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A visit to the #Charlie Hebdo unity rally in Trafalgar Square

January 14, 2015 in News

ON SUNDAY 11th January, three members of the Professional Cartoonists’ Organisation attended the mass rally in sympathy with the French deaths connected to Charlie Hebdo magazine. The Surreal McCoy. Paul Baker and Simon Ellinas took on the roles of London correspondents for the day to experience a small part of the reaction to the tragic Paris event.

Nowhere near as large as the Paris Unity Rally, attended by many world leaders including our own David Cameron (but not, strangely, any prominent American delegates), the London event was quiet, contemplative and full of dignity. Many people brought placards and all were clustering around a growing pile of tributes in the form of flowers and artists’ pencils at the bottom of the steps inferno to the National Gallery.

The sides of the National Gallery were lit up with the French tricolour and the waters of the fountains changed from blue to white to red throughout.

Deputy Prime Minister and leader of the Liberal Democrats, Nick Clegg was there with his wife Miriam and was interviewed by ITN at the foot of Nelson’s Column. They didn’t manage to escape without having quick caricatures thrust at them.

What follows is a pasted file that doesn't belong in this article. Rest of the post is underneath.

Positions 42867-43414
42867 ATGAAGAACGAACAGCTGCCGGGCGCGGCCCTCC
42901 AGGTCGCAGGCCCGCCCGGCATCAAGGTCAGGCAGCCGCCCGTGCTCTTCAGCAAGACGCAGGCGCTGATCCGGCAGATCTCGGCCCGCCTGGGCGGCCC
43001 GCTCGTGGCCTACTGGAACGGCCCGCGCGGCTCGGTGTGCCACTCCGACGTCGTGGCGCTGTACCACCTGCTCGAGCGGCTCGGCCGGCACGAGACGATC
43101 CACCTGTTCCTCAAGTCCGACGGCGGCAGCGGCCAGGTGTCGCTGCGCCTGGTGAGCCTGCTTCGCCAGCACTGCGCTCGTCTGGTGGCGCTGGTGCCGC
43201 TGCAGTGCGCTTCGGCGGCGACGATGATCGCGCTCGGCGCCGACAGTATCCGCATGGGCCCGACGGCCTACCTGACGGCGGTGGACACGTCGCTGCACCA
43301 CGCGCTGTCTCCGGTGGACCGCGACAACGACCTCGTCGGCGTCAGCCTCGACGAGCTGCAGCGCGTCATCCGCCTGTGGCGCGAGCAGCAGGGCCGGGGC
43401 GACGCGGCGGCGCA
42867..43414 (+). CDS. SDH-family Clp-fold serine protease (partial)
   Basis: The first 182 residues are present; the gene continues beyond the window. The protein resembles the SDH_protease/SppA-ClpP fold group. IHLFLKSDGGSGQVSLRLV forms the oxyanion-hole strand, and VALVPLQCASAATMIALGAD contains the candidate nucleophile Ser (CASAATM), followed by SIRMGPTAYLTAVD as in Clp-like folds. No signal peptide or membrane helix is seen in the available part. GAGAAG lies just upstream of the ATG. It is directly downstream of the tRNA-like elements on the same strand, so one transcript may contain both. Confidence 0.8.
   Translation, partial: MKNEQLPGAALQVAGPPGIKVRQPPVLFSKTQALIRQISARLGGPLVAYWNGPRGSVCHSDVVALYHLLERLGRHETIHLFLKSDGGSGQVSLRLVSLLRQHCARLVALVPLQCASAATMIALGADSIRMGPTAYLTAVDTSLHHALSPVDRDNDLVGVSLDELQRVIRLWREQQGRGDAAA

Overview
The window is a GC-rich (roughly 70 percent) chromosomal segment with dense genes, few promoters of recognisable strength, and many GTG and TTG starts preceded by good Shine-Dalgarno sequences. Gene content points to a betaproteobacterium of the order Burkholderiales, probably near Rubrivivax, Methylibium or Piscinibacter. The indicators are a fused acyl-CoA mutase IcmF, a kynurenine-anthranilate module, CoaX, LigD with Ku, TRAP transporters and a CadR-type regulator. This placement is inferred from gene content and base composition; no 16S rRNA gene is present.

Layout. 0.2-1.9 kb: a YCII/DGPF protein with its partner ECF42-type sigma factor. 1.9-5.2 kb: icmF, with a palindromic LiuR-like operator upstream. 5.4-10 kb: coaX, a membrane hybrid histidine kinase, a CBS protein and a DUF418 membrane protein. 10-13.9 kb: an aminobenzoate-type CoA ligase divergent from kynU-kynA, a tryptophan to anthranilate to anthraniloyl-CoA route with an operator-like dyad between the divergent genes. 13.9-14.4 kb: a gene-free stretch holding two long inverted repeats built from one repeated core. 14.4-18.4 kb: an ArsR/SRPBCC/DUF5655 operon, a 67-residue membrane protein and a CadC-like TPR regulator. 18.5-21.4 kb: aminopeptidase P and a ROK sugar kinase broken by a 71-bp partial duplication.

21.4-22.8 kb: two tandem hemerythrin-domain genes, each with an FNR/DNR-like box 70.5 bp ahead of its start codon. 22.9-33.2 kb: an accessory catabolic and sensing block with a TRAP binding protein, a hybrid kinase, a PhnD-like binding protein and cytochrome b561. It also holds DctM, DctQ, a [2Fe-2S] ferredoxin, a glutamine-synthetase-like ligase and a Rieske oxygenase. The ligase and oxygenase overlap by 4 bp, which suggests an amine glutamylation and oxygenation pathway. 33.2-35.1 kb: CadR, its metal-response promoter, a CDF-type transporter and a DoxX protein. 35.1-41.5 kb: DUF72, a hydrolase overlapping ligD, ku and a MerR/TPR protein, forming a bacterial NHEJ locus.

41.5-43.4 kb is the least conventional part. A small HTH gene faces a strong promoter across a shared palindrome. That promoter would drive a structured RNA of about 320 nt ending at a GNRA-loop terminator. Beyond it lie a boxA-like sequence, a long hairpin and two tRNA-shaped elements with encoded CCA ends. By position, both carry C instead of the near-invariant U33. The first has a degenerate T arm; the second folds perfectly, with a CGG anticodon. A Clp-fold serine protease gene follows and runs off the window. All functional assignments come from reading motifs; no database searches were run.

Police and general security presence was very unnoticeable although the suspicion is that there must have been a number of plain-clothed policemen on alert throughout.

Personal Bests: All together now

August 7, 2012 in General, News

Personal Bests Synchronised swimming at London 2012 Olympics © Ian Baker @ procartoonists.org

© Ian Baker @ procartoonists.org

The activities of the bodies beautiful at the London Olympics get ever more extreme as the Games approach their climax. Enjoy other artistic activity with a look back through Personal Bests.

Capital cartooning

January 15, 2011 in News

Bloghorn notes some new cartoon-related events coming soon to London town.

There’s an exhibition of the cartoons Ronald Searle drew for his wife, Les Très Riches Heures de Mrs. Mole, while she was undergoing chemotherapy, accompanied by a talk on Searle’s life by Valerie Grove on Tuesday, 15 February 2011 at The Foundling Museum, 40 Brunswick Square, London, WC1N 1AZ. Tickets are £20, books and signed prints will be on sale, with proceeds going to Macmillan Cancer Support and The Foundling Museum. (Thanks to the Ronald Searle Tribute blog for the tip)

There’s free comic workshops on offer for 16-20 year olds at londonprintstudio, 425 Harrow Road, London W10 4RE on Tuesdays and Wednesdays from the 18th January. There’s a £5 booking fee, but this will be reimbursed on arrival. Visit www.londonprintstudio.org.uk for more information or call 020 8969 3247 to book. (thanks to downthetubes.net for the tip)